Beat the Holiday Blues
If you're feeling down this season, here are some simple steps you can take to lift your spirits
SafeBee brings you the following article courtesy of Office on Women's Health.
It's official — we're right in the middle of the holiday season. For many, it doesn't feel like cause for celebration because this time of year can bring up feelings of sadness, loneliness, depression, or anxiety. Why do people get the holiday blues? Some people feel stressed from being overbooked or left out. Some people worry about affording all the travel and gifts. Others might be facing their first major holiday without a loved one whom they recently lost. There are a million different reasons that holiday stressors can turn into the holiday blues. If you're feeling down this season, here are some simple steps you can take to lift your spirits.
Related: Say "No" to Holiday Stress
- Spend time with people you care about. I get it — sometimes staying at home is the more appealing option. But spending time with those you care about can help you feel connected to others. Reach out to the people with whom you can be yourself for one–on–one or small group gatherings. If the people you love don't live nearby, schedule a time for a video call. Just seeing a loved one's smiling face can make a big difference in your mood.
- Give back. If you're feeling isolated or lonely, try volunteering in your community. Stock shelves at the local food bank, help out at a nursing home, or spend time at a nearby animal shelter. It feels good to help others, and you might find you have a skill that your community really needs. Plus, volunteering is a great way to surround yourself with other people and take your mind off of your worries for a while.
- Don't compare yourself to others. A recent article encouraged people to avoid looking at social media during the holidays. Pictures can be misleading and make it look like people are having a lot more fun than they actually are. Social media allows people to share their best moments, which aren't always an accurate representation of everyday life. Try to remember that your friend with the "perfect" life has bad times, too — they just don't share those pictures.
- Sweat it out. You probably see exercise as a must–do on every health–related list you ever read. It's there for a reason. Exercise has a long list of benefits, including helping you deal with stress and anxiety. If it's too cold in your area to enjoy a walk or run, now is a good time to see what workout DVDs are available at your local library. There are smart phone apps that can also guide you through a workout.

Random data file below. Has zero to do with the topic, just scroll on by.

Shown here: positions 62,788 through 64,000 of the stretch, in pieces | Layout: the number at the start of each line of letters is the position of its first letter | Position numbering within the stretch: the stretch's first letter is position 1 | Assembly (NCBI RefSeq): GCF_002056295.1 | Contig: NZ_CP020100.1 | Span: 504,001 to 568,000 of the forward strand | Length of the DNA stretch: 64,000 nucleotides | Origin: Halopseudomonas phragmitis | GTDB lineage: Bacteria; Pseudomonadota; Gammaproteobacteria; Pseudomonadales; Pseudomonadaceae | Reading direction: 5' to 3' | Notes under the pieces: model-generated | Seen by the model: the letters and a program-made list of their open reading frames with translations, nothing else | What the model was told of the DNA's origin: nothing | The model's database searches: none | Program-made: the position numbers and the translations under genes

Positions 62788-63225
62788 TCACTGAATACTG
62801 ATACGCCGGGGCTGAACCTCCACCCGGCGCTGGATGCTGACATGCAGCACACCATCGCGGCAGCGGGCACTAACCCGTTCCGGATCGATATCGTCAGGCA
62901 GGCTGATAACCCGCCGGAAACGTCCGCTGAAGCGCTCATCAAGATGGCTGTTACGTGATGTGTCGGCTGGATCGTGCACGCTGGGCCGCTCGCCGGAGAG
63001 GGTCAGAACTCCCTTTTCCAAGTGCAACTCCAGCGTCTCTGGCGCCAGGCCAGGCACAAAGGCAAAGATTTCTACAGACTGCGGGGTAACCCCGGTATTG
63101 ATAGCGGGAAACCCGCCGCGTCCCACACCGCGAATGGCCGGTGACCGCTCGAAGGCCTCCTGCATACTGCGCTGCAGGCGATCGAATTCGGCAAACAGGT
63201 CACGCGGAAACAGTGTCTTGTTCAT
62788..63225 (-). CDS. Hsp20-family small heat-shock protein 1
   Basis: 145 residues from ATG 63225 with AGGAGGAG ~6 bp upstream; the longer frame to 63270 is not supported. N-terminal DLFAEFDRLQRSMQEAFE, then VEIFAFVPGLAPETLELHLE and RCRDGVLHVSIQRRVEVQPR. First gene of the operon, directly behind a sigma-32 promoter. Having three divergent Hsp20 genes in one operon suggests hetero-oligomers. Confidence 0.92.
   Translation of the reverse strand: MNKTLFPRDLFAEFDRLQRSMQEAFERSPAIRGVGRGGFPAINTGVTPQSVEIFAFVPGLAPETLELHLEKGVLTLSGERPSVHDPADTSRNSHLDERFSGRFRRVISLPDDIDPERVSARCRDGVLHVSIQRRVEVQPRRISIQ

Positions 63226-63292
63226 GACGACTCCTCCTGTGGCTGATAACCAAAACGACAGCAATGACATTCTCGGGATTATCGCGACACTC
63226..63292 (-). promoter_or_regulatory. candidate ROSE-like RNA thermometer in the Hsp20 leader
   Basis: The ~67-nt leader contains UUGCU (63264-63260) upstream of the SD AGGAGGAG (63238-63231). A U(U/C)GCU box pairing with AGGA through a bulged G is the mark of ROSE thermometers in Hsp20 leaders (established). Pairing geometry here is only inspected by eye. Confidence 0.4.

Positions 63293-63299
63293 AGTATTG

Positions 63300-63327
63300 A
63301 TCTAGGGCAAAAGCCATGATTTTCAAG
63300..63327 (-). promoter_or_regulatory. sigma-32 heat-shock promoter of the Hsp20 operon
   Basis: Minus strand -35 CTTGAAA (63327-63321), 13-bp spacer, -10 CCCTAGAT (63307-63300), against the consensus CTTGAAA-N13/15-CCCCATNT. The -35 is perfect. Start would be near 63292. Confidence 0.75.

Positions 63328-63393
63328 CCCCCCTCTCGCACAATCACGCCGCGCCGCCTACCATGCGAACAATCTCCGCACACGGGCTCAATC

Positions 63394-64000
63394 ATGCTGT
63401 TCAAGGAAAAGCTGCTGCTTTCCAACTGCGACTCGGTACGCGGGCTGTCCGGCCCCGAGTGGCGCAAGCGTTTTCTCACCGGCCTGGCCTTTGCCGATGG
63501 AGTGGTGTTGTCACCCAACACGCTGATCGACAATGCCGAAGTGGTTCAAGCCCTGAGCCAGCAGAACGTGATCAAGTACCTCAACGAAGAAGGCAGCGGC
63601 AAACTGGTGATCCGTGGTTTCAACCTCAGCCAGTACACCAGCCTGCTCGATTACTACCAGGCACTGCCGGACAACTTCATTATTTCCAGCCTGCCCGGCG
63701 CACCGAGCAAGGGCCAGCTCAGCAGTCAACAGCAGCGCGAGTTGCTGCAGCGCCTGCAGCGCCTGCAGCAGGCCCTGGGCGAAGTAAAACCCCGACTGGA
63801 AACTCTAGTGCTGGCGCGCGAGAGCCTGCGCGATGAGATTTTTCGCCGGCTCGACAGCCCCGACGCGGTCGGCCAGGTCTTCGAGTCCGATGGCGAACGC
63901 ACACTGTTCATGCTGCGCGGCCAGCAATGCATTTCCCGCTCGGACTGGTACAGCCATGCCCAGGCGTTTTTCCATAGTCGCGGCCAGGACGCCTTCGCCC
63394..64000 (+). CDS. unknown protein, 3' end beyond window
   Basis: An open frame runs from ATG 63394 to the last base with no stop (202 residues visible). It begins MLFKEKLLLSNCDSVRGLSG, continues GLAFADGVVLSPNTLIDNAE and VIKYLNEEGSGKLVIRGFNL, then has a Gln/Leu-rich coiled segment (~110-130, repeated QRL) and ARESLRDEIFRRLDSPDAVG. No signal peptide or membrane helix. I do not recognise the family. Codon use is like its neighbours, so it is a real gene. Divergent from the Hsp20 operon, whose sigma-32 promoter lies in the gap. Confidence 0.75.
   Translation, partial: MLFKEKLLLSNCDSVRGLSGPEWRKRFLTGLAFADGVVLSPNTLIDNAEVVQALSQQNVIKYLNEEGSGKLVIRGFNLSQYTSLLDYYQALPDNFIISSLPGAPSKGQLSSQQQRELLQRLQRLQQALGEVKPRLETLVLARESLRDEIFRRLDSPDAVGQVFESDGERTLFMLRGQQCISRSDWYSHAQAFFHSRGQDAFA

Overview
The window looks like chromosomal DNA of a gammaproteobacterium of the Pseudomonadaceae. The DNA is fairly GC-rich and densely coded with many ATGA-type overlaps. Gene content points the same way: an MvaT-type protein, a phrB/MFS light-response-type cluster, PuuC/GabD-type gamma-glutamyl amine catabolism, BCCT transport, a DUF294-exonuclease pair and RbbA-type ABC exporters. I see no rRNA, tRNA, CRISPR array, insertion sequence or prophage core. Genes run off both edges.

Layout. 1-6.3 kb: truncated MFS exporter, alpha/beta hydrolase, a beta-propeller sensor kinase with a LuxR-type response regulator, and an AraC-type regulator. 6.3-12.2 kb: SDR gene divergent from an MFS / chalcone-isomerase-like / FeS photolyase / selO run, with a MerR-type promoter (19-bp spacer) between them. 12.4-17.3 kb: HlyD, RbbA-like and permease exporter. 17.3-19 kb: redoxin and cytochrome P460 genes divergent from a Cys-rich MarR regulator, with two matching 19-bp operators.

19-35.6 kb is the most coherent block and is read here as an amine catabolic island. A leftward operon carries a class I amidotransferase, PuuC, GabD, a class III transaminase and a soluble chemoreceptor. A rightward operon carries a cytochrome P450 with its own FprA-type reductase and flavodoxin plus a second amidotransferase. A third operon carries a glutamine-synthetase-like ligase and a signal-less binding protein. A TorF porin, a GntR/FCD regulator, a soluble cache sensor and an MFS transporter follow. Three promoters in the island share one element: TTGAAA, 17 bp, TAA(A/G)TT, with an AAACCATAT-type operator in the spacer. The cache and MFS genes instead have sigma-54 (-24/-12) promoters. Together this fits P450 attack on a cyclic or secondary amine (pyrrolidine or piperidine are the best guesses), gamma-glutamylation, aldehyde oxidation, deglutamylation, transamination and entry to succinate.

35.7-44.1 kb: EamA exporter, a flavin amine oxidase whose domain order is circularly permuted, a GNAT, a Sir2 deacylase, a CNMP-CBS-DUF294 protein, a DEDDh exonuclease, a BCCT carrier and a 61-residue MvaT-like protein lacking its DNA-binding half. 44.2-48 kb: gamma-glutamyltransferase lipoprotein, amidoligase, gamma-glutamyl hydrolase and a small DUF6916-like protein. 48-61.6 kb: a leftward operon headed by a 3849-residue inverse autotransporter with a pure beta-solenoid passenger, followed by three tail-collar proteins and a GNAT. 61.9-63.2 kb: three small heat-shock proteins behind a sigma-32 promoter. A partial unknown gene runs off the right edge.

- Get some sun. For some people, the winter season means Seasonal Affective Disorder (SAD) brought on by lack of sunlight. People with SAD experience many of the same symptoms as people with depression. If you find that you have these kinds of symptoms every year or for months at a time over the winter season, talk to your doctor. People with light to moderate SAD may find relief by spending extra hours outdoors, while people with moderate to severe SAD often benefit from light therapy and/or antidepressants.
- Have fun without overdoing it. Enjoying good food and drink is part of what the holidays are all about, but set limits for yourself, especially with alcohol. In the moment, it may seem like a stress reliever, but alcohol is only putting any feelings of stress or anxiety on hold. It doesn't solve any problems, and it can make things worse.
- Be honest about how you're feeling. Sometimes the hardest part of this season is thinking you should feel a certain way, even when you don't. Don't force it. When friends or family ask how you're doing, be honest. You never know who else might be feeling the same way.
- Ask for help. If there's something your friends and family can do to make the holidays more enjoyable for you, tell them. No one but you knows what you need. But if you feel like you've tried everything and you still feel down, consider getting help from a professional. Talking to a therapist, even for a few weeks, might be just the boost you need to get over your holiday blues and feel yourself again.
Related: 9 Ways to Battle SAD This Winter
The holidays can be stressful under the best of circumstances. My goal every year is to enjoy them for what they are rather than imagining what they should be. And when all else fails, remember that in just a few weeks, the holidays will be over and you'll get a fresh start with a new year!